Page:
Eye For Film >> Movies >> The Parent Trap (1998) Film Review
The Parent Trap
Reviewed by: Angus Wolfe Murray
Why do romantic comedies have to be so phony? Is romance phony? Is that the message?
Dennis Quaid is a perfect dad. Natasha Richardson is the best-ever mum. They married in a rush, had twins, Hallie and Annie, and then broke up. Quaid kept Hallie. Richardson took Annie. Neither girl knows of the other's existence. Quaid never talks about mum and Richardson never mentions dad. Whatever caused the rift, it must have been awesome. No contact. Finito!
Typical of Hollywood veneer, both parents are highly attractive and spoilt rich. Quaid lives in a Tuscan villa on a Californian vinery in Napa valley with a nanny/cook/housekeeper (supa nice). Richardson lives in a London townhouse, a stone's throw from Harrods, with a butler (sweetie pie), and designs wedding dresses for high society. She has never looked at another man. He has never looked at another woman - looked, but never lingered. Until now. A 26-year-old blonde publicist, called Meredith (Elaine Hendrix), with magazine chic and an eye on his millions, has conducted such a professional seduction job, he's hearing wedding bells.
Hallie and Annie bump into each other at summer camp. After their initial surprise at finding themselves identical, they become rivals. And then friends. Finally, they work out who they really are and decide to swap places, so that Hallie can meet mum and Annie dad. Also, they plot to bring them back together again, as well as do something permanent about Meredith.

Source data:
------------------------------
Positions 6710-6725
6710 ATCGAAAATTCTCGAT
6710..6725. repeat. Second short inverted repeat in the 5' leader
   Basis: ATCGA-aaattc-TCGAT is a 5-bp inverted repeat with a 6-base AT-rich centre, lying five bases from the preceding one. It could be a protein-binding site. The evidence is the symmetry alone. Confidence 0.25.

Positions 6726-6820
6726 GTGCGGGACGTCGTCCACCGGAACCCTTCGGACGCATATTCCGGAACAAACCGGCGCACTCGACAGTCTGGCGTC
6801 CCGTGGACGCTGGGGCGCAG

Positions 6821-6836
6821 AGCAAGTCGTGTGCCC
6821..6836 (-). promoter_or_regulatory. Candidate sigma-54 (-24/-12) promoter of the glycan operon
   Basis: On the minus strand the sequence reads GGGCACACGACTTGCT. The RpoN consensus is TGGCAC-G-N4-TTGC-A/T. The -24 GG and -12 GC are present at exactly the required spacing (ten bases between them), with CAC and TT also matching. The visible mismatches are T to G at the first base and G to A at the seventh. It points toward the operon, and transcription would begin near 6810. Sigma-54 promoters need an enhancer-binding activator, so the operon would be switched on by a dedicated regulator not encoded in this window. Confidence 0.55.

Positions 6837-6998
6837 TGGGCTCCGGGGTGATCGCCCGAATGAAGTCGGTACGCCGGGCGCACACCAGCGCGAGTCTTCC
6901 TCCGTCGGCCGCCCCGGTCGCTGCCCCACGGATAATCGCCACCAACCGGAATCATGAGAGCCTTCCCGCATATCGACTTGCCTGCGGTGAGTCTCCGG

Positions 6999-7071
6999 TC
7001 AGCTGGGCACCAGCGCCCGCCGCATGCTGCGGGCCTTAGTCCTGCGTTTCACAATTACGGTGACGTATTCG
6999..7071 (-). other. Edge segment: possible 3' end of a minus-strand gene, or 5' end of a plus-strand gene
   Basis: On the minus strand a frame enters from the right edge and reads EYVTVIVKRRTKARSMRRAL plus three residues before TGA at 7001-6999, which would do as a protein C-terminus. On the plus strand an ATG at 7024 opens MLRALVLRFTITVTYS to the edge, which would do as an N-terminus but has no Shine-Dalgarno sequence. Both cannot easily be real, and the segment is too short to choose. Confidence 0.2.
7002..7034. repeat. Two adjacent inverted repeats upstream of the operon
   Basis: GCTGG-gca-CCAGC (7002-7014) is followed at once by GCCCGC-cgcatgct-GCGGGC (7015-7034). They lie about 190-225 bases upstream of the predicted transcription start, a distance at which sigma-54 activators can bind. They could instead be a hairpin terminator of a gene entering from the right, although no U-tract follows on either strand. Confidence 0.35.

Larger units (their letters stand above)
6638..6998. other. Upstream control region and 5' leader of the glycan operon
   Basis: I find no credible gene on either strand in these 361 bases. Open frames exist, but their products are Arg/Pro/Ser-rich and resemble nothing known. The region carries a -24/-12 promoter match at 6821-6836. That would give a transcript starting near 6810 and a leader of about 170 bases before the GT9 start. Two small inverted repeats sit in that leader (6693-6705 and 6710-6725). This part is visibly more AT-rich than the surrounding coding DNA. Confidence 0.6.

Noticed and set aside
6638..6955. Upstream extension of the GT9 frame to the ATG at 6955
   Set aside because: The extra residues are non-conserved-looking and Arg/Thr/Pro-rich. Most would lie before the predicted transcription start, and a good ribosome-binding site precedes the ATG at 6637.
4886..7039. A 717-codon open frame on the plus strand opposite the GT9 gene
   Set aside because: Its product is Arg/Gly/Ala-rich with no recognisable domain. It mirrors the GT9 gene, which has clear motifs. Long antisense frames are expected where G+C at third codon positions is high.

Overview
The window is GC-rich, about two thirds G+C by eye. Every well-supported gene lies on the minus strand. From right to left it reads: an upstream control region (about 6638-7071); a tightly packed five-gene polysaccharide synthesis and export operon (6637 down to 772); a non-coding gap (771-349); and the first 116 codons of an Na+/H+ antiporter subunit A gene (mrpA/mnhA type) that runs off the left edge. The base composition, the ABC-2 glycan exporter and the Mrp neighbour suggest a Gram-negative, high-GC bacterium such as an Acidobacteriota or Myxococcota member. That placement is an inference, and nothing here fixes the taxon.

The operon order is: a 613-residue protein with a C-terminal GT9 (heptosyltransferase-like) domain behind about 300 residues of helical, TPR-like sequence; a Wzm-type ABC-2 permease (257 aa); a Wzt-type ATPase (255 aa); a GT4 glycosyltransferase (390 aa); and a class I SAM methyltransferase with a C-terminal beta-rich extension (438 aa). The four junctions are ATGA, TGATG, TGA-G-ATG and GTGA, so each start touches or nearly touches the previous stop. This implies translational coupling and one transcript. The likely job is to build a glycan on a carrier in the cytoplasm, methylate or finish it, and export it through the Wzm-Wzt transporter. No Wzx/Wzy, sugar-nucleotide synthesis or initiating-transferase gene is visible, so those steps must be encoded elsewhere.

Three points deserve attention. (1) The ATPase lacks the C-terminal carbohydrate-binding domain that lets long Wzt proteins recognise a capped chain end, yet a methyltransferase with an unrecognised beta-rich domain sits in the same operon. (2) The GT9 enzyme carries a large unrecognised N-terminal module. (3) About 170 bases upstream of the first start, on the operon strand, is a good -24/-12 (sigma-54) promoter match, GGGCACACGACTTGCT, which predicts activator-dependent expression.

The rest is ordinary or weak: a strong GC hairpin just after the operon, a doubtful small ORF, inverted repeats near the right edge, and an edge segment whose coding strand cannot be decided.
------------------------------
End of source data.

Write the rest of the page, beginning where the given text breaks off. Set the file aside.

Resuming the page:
There is plenty of scope for humour, which is handled dexterously by Lindsay Lohan, who plays both the 11-year-old twins so well, you cannot believe there isn't two of her. Nancy Meyers belongs to a slapstick school of jolly japes. The camp sequence, which fills the first third of an overlong film, is stuffed with Home Alone style tricks that would take an engineer weeks to prepare. In addition, the sentiment goes into free fall and never completely pulls out.
Quaid and Richardson are wasted. They do what they do with style and panache, but are capable of so much more. The future-bride-from-hell sub plot is clunky with cliché. Hendrix goes through the motions, not believing a word of it. Lohan is the star. She has the personality and talent for far, far better things.Reviewed on: 19 Jan 2001
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